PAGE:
In a Colt's Shadow Film Review

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A fairly interesting early genre outing, with influences of Hollywood and Samurai movies. Steve and Duke, two pistoleros, fall out after Steve, the younger of the two, asks Duke’s daughter Susan to become his wife, against her father’s wishes. After the marriage Steve buries his gun and promises to lead a peaceful life, but he's forced to dig it up when his Duke rides into town

Dir: Gianni Grimaldi - Cast: Stephen Forsyth, Conrado Sanmartin, Anna Maria Polani, Helga Line, Franco Ressel, Franco Lantieri, Aldo Sanbrell, Pepe Calvo, Tito Garcia - Music: Nico Fidenco


You don't see that very often, a romantic spaghetti western. But that's what you get in this early genre entry. In 1965 the classic American approach to the genre was still a source of inspiration for Italian film makers, but Leone's cynical, tongue-in-cheek approach started to shine through. Wearing a lily white shirt throughout the movie, the hero in Gianni Grimaldi's In a Colt's Shadow (See Database Page), played by Canadian actor Stephen Forsyth, has a remarkably clean look, completely unlike Clint's unshaven poncho-clad anti-hero from the Dollars trilogy, but he can shoot behind his back with utmost precision, without looking over his shoulder, which unmistakably identifies him as a spaghetti western hero. We all know these spaghetti guys could shoot twelve opponents with only six bullets, eyes closed.

The opening scene is a nice amalgam of influences. In a clear reference to The Magnificent Seven, two pistoleros rid a Mexican town of an outlaw gang terrorizing it. Sturges' movie is of course a Hollywood classic, but like Leone's A Fistful of Dollars it was based on a Kurosawa movie. Every now and then director Grimaldi comes up with elements taken from classic Hollywood westerns or Samurai movies. Forsyth wants to settle down as a farmer in a valley where newcomers and small farmers aren't exactly welcomed (shades of Shane) and halfway the movie we get a shot of an opening door, creating a dark frame around a figure of a man nearing the house in bright sunlight, that is very reminiscent of the opening scene of John Ford's The Searchers. But we also have some existentialist talk about the condition of the pistolero, which seems a far echo - the six-shooter replacing the Samurai sword - from oriental action movies dealing with the opposition between the farmer, the man living of the land, and the samurai, the man living by his sword.

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The premise of the movie is quite simple: the older one of the two pistoleros, Duke, is seriously wounded during the shootout in the Mexican village, dons his share of the money to the younger man, Steve. Knowing that his daughter and Steve have fallen in love, he orders the young man to give up his plans to marry the girl. Duke knows that a professional gunman won't ever be able to give up his gun, because trouble will always follow him. For this reason Steve is unsuited to make his daughter happy. Of course Steve ignores all instructions and settles down with his young bride in a valley coveted by two corrupt bankers, who'll do everything to chase the young couple away. Despite being menaced repeatedly, Steve decides to bury his gun in the ground behind his farm, but then Duke turns up in town and challenges Steve to a duel at sunrise …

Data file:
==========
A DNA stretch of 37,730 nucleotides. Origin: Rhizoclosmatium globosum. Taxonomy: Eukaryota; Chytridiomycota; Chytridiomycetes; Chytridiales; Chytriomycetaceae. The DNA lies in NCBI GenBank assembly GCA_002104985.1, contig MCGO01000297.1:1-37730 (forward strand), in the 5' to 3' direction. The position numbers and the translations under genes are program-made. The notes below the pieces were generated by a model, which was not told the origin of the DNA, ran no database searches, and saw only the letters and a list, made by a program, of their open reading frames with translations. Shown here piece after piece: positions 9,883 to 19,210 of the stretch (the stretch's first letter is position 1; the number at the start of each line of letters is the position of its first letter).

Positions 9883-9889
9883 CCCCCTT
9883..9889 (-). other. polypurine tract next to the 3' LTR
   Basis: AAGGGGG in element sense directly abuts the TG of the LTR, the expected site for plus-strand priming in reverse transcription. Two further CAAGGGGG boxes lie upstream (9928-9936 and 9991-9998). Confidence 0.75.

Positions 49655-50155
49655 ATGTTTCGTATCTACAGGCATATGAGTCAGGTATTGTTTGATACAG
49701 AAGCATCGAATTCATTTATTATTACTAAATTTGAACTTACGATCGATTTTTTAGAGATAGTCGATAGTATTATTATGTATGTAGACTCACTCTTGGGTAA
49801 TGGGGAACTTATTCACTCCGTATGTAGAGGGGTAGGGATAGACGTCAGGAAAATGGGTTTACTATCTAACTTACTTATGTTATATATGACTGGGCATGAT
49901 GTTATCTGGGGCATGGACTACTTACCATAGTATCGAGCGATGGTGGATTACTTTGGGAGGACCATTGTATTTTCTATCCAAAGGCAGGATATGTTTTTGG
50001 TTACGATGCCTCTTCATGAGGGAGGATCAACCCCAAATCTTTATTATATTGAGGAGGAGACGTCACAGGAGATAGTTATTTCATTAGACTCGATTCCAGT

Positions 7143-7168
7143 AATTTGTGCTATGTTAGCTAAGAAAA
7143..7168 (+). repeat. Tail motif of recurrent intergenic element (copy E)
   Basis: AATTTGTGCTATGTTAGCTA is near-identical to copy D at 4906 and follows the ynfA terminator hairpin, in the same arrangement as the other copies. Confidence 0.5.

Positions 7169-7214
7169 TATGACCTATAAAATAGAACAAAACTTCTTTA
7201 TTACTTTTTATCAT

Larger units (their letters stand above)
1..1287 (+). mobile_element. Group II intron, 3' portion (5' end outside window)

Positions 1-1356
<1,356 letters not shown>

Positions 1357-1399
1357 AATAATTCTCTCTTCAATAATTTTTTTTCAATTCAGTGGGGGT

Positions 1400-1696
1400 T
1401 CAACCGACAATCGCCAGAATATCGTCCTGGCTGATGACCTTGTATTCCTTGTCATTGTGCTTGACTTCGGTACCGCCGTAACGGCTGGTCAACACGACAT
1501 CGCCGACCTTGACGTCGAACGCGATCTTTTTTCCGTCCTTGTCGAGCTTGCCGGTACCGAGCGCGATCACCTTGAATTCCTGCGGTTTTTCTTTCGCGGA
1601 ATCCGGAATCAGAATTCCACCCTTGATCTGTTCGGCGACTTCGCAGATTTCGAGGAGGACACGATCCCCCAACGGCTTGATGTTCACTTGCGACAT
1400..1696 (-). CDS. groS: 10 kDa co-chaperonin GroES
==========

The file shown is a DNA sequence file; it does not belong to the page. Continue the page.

In a Colt’s Shadow was praised for its well-conceived script. Some scenes (especially those involving Anna Maria Polani) are pretty schmaltzy and overall the movie might be a bit too talkative to some people's taste. It's also a bit of a slow burner, but the great action scene near the end is truly spectacular, with Grimaldi paying homage to Leone with a protracted build up to what is supposed to be a duel, but flows into a large scale showdown. The parallels drawn between the pistolero and the samurai occasionally feel a little artificial; their respective roles in society were different and a gunman could become a farmer (if he could afford a ranch and was ready to learn the trade) without giving up his gun. But the conflict between the younger man (who wants to settle down) and the older man (who thinks it’s unable to change) is well-handled. Frank Ressel (most people will know him from Sabata) is at his slimy best as the main villain, but I was even more intrigued by Franco Lantieri, as Ressel's business partner, a grumpy, short-tempered man frustrated about his wooden hand. The trio is completed by Helga Line as the treacherous Fabienne, Duke's love interest who secretly prefers Steve and vows revenge after she is rejected by him.

The Credit sequence

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The film is also noteworthy for the lovely credit sequence which no doubt ranks among the finest of the genre. A ‘spoken theme song' (which somehow reminded me a little of Johnny Cash) is played over a series of painted graphics. The lyrics are a bit corny, to put it mildly:

I wanna feel, between my fingers, the warm wood of a plough

The prickly ears of grain, the silky soft hair of my woman

But I can't … 'Cos I gotta kill

  • Forum member Chris Casey used the graphics for a 'music video' for his song Spara. You can watch his clip + the credit sequence + the trailer here:

--By Scherpschutter